Lastly, we also use Amplitude, which gives us detailed analytics and usage data for our actual product. It is really important for us as marketers to understand how the product is being used so we know what actions our most valuable users are taking and where there are gaps in the product to improve.

One of my favorite projects so far has been an ongoing, in-depth analysis of our campaign-data to figure out what campaigns, ad groups, keywords, and ad creatives are the most and least valuable from a Lifetime Value and return on ad spend perspective. As a SaaS business, return on ad spend is much more complex than it is for an e-commerce company or a business model with a shorter customer journey. Figuring out how to measure from the top of the funnel all the way to purchase and assign different “credit” to different lead/customer touchpoints has been really challenging and interesting and is a constantly evolving process.

One of the most difficult parts of working as a data analyst, especially as part of a marketing team, is establishing “single sources of truth” in your analytics infrastructure. It is challenging to understand which metrics are the right ones to look at, or which ones are the leading indicators of success. Oftentimes marketers might get hung up at higher-level metrics like click-through-rate or cost-per-click when it is much more important to look deeper at metrics that are more indicative of impact to the business and the bottom line.

The skills I learned at Level have been instrumental in my success at HubSpot. From a technical standpoint, Level gave me a great base to continue building my SQL skills, which have been key to learning powerful BI platforms like Looker. While the whole point of Looker is so that users do not have to write code, having a solid understanding of SQL and LookML (Looker’s data modeling language which is based on SQL), has helped me become a much stronger user of the platform.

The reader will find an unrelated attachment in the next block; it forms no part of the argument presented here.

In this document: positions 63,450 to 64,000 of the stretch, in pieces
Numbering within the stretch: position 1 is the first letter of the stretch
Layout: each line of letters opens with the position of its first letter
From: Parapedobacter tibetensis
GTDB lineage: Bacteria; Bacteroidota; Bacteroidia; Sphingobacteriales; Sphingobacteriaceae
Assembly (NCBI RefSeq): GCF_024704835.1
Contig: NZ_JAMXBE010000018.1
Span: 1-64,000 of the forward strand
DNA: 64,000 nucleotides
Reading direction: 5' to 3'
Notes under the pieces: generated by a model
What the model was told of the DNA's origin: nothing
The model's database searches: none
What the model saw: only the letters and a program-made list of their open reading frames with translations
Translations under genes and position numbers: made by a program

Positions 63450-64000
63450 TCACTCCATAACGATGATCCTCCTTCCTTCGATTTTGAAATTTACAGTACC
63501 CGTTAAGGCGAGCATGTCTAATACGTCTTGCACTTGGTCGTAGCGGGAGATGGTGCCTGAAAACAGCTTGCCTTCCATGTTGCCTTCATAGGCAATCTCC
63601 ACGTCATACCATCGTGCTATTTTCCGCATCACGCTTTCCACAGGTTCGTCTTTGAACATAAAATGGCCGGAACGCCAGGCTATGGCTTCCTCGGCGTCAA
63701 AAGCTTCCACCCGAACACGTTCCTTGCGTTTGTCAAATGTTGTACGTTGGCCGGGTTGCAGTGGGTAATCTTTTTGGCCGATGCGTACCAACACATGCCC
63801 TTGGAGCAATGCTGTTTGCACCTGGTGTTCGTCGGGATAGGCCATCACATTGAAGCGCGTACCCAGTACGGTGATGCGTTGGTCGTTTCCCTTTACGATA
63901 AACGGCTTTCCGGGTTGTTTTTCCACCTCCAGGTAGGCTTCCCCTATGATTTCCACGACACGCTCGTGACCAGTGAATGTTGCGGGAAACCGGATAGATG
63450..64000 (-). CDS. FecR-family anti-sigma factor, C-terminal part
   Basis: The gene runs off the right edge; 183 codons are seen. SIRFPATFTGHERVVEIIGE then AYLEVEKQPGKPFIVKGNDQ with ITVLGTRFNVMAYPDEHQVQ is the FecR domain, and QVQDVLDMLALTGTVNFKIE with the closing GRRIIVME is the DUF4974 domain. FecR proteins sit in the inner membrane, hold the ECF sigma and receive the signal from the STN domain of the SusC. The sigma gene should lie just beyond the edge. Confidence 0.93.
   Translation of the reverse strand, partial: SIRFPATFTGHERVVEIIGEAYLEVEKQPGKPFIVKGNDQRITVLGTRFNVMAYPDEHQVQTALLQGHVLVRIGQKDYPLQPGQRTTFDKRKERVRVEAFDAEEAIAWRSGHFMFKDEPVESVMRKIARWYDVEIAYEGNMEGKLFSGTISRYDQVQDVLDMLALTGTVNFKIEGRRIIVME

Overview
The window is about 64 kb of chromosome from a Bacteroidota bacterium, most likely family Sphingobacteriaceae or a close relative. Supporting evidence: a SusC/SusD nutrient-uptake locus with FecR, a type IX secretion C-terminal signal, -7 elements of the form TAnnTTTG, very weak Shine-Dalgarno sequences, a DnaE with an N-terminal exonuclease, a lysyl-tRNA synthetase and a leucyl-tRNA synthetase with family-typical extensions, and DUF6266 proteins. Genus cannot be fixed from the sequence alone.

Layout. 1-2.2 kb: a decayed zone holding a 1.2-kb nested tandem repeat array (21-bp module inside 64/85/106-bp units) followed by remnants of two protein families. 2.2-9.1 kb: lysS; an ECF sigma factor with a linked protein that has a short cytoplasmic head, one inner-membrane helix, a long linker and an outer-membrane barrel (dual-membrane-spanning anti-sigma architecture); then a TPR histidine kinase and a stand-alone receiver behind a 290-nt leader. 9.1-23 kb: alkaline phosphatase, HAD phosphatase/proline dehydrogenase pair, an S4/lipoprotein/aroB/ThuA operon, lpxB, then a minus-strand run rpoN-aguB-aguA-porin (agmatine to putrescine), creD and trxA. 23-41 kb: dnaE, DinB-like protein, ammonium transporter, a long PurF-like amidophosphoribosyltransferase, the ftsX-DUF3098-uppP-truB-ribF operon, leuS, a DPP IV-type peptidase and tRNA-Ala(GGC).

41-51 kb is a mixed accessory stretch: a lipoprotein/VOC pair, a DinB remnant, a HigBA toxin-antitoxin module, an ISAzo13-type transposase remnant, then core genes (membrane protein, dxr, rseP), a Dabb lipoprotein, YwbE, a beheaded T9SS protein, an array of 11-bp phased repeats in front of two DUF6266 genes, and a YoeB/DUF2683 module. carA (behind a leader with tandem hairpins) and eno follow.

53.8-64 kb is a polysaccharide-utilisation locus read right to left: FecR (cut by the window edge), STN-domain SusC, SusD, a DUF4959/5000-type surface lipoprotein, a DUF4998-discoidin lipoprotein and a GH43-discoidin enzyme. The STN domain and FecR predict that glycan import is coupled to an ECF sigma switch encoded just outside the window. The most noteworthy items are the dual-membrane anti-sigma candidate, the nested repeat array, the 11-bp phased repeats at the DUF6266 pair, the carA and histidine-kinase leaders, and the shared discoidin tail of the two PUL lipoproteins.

My advice for getting started with data would be to get REALLY GOOD at Excel or Google Sheets. It is such an accessible way to start understanding the power of data analytics, and doing that first helped me understand that this was something I was passionate about and wanted to continue to pursue technical skills in the data analytics world. Building on that, regardless of what technical skills you need, it is really helpful to have a real-world problem or project, either at work or on the side, to apply data analytics skills to.

Classes and case studies are great, but you really start to understand and learn how to apply data analytics when you are working on something that you are truly invested in. At the end of the day, if you come up with a cool data analysis or analytics project, chances are there’s a way to do it, you just have to figure it out.

If you are looking for a career change, like Josh, it is never too early to get started playing around with analytics on your own. Starting with Excel is great advice, and when you are ready to go deeper, a bootcamp program like Level can help you hone your analytical prowess and prepare you to excel in a new role.

level data analytics

LEAVE A REPLY